Saturday, 24 January 2009

Indie Game Designers in a Recession

Under the current global economic conditions, I've begun to wonder about the viability of RPGs as a revenue stream.  Admittedly, they aren't a  prosperous revenue stream in the first place, but with the recession now upon us I feel that this has some wider implications.


If I look at the relationship between RPG Supply and Demand, I suspect that we have more supply than demand.  The IPR practice of taking stock as consignment is clever and lets them ride out these fluctuations.  Keeping 200 copies of Spirit of the Century on the shelf was a good idea 6 months ago.  Today, keeping 200 copies of other (less popular) titles on the shelf is going to cause cashflow problems.  We are in a situation of over-supply, I believe, but I don't think this is a problem for the indie game designers.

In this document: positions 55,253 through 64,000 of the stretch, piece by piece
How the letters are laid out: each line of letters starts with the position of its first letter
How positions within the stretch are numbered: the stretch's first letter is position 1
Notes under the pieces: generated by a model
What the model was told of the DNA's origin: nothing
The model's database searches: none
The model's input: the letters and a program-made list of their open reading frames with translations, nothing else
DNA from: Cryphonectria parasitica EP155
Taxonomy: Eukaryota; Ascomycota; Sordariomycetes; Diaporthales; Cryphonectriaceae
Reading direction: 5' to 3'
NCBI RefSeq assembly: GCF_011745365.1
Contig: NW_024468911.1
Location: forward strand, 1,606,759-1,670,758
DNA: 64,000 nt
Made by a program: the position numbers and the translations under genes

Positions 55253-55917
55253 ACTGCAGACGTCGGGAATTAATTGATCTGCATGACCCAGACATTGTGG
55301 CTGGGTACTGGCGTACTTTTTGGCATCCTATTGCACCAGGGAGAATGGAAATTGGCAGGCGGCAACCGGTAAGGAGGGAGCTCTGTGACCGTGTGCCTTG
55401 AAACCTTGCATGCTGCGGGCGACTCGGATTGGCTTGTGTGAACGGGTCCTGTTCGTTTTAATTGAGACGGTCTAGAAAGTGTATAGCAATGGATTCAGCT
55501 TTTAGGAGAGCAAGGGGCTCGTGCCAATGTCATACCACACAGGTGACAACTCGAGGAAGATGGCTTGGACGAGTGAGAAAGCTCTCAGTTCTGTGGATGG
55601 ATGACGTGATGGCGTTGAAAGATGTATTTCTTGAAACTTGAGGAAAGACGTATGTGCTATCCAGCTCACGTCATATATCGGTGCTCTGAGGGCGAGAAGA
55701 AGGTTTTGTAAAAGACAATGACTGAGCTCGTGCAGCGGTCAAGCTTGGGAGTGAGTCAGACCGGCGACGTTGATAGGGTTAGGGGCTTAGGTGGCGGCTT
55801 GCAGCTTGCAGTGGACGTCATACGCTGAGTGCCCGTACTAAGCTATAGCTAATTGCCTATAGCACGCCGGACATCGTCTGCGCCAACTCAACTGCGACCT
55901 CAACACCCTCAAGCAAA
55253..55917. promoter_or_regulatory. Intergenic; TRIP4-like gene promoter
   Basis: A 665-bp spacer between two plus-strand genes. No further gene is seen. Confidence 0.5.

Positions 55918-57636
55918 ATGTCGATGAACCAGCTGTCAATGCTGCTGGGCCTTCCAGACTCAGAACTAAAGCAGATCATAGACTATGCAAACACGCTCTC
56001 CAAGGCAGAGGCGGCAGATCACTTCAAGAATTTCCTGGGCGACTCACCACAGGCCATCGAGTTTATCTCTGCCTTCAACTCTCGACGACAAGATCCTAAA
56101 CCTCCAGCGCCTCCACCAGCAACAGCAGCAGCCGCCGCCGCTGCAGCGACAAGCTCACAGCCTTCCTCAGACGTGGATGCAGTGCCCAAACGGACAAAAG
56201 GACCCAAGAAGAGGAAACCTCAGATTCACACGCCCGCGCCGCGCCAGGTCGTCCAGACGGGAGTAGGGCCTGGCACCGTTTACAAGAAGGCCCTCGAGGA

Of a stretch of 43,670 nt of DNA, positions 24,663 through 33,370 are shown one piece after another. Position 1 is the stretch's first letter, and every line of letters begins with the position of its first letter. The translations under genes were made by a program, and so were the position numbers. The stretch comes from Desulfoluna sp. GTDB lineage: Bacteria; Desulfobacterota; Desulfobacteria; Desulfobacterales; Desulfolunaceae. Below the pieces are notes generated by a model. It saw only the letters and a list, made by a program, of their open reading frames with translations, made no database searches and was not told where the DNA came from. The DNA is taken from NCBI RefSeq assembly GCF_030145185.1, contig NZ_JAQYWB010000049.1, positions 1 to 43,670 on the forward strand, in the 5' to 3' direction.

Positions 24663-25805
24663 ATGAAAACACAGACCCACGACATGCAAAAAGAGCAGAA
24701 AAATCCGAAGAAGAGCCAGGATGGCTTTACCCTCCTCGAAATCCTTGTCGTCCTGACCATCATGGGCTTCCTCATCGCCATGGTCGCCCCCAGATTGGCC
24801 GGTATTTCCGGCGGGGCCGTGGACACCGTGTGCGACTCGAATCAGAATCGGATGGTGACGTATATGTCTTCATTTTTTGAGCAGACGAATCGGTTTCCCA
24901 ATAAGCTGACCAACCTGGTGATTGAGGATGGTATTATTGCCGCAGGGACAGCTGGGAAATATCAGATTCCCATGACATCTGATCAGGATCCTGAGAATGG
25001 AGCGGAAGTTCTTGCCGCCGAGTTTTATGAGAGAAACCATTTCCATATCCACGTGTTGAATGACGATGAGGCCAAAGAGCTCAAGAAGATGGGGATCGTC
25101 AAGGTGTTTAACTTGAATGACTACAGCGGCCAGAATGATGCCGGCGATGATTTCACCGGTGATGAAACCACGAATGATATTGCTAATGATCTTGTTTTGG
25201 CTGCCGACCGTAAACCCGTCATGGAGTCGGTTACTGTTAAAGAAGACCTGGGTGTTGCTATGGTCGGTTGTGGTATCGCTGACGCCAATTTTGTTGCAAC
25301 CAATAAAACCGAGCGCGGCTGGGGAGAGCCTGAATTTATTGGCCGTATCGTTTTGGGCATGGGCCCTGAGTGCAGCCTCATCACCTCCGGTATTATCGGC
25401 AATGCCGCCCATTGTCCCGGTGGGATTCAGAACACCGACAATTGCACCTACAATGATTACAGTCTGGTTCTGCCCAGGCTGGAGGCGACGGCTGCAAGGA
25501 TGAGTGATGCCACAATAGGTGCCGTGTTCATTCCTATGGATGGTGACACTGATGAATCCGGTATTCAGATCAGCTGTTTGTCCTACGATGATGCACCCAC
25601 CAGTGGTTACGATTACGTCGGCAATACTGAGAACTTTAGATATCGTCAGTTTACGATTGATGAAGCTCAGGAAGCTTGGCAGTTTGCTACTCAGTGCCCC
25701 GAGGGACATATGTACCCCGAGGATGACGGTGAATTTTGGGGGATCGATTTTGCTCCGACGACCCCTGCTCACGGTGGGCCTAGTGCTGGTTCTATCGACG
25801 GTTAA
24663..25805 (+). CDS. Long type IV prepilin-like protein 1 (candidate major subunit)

Indie games are designed and published with small scales in mind, and most importantly with few overheads.  The typical indie game designer does it with spare time, while being supported by a full-time or part-time income.  The cost of living is off the books, so to speak.  The very model used for publishing (print-on-demand, or PDF distribution) is actually the salvation of the indie game designer under current conditions.  Small print runs using POD, or even just selling PDF copies means low production costs, and it means that the designer/publisher can attempt to balance supply with demand.


The impact on the commercial RPG publishers isn't so rosey.  Already there have been retrenchments at WOTC.  The fear that spare cash will dry up has struck already.  That's sad for the staff who have had to go - no argument there.


But this allows the indie designer a glimmer of idealistic hope.  Design games because you want to, not because you need to.  Make the games interesting and clever.  And if you're really idealistic, make them cheap for people to buy.  After all, if we all lose our jobs, a good game of something cheap will let us spend time with friends without feeling compelled to spend lots of money in the process.

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